ROCHESTER, NY (WROC) — The Monroe County Board of Elections told News 8 Tuesday afternoon that people were likely choosing to not engage in the primary election — or perhaps just weren’t aware of it.

With turnout sitting at just over 4% at around 4 p.m., it looked like it would be lower than past primary races.

One possible reason for this is that there were no Congressional races and, with the exception of a few local races, the focus was largely on who will represent the Democrats and Republicans for the gubernatorial election in November.

Another limiting factor is that only registered Republicans and Democrats were able to vote. Working Families, Conservatives, Green Party, and others were not allowed to vote.

By the time the polls closed and the Board of Elections took its final count at 9 p.m., things did drift up into a more average range of voter turnout.

It’s difficult to compare this year’s numbers to those of years prior for both parties. In past years, the GOP hadn’t put forth many statewide primary races.

Looking at turnout among Democratic voters:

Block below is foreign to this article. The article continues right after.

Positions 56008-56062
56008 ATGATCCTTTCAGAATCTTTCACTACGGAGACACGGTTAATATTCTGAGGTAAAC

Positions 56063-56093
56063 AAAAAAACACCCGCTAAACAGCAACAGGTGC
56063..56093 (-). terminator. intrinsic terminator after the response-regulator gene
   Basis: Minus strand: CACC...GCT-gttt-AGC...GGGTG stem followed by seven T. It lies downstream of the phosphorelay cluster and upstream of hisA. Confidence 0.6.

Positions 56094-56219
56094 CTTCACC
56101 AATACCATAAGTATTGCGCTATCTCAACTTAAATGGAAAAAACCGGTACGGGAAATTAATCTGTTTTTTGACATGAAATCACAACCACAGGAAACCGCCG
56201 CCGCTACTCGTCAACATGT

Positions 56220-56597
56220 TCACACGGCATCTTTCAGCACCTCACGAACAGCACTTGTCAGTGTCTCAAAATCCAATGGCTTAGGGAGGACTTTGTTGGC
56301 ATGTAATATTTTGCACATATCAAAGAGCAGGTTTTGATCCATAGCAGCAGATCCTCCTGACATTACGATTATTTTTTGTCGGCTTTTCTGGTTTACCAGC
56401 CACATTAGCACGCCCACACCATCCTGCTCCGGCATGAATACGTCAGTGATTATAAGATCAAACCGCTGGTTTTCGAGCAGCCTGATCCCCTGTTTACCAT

• In 2018 there was a 25.8% turnout among Democratic voters
  • In 2019 there was a 17% turnout among Democratic voters

By 9 p.m. on Tuesday of this year, townships across Monroe County stood at 17.5%. In the City of Rochester, it was 12.5%. Monroe County in total was at 15.8 percent.

Voters said the lower foot traffic was disappointing, especially with everything going on right now in the state and nation.

“I feel like its important to vote, especially Upstate New York, [and] Long Island New York, so it’s a little disappointing that turn out is low, but — I’m hoping that will change as more and more people hear things on the news about the importance of it,” voter Meera Patel said.

“It is a shame in light of recent events with the decision of our Supreme Court — but like you said, it is the primaries and it is party-specific, so hopefully with the other elections happening this year we’ll have a better turn out— But I hope more people come out and support their rights and vote for the people who are representing them,” voter Sabrina Hogan in Henrietta said.

Others found the experience of voting very through and very easy. Army veteran Ken Debuck wishes more people turned out.

“The process was simple — there’s hardly anyone in there,” he said. “Walk in, check in, vote and walk out. Of course it’s important because how else are we going to determine our future?”